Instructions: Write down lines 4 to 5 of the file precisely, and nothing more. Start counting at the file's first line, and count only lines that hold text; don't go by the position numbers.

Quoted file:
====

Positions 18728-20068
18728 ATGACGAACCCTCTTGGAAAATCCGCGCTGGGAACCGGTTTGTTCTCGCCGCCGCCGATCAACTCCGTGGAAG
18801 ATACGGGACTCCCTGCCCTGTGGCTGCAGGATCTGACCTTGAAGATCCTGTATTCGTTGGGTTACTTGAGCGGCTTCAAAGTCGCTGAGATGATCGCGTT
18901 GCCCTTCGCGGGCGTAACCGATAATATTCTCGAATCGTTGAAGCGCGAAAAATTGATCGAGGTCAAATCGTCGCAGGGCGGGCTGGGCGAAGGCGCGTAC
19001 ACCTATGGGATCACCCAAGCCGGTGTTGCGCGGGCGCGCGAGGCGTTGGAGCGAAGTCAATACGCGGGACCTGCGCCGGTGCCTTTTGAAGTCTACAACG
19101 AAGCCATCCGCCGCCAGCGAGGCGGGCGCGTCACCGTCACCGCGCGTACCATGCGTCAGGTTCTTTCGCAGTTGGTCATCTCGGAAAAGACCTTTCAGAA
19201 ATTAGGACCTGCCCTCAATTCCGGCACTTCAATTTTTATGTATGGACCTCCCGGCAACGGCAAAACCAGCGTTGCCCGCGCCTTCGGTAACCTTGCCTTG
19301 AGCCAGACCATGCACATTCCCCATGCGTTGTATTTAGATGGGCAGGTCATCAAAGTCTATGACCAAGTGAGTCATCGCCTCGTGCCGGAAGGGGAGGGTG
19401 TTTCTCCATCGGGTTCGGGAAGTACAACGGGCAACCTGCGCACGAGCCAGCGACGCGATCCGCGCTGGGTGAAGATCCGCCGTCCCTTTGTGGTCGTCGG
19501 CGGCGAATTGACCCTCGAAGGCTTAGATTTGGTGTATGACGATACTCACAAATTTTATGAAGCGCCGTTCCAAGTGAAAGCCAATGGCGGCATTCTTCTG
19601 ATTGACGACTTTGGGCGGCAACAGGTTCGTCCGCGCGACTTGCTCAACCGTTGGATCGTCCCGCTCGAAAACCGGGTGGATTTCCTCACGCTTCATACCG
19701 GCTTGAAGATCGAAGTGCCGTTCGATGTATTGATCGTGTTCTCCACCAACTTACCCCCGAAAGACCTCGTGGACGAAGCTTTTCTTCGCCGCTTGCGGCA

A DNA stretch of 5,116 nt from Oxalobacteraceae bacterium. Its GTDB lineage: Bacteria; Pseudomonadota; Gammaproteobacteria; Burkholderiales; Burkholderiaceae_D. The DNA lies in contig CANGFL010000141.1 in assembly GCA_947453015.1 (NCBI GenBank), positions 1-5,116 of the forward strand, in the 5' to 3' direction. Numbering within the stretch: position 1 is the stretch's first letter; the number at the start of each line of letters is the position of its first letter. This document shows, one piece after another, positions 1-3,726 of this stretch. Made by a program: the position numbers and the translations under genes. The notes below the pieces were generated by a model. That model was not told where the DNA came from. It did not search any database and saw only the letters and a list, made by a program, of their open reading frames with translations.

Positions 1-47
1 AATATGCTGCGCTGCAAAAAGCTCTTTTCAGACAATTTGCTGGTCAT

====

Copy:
18901 GCCCTTCGCGGGCGTAACCGATAATATTCTCGAATCGTTGAAGCGCGAAAAATTGATCGAGGTCAAATCGTCGCAGGGCGGGCTGGGCGAAGGCGCGTAC
19001 ACCTATGGGATCACCCAAGCCGGTGTTGCGCGGGCGCGCGAGGCGTTGGAGCGAAGTCAATACGCGGGACCTGCGCCGGTGCCTTTTGAAGTCTACAACG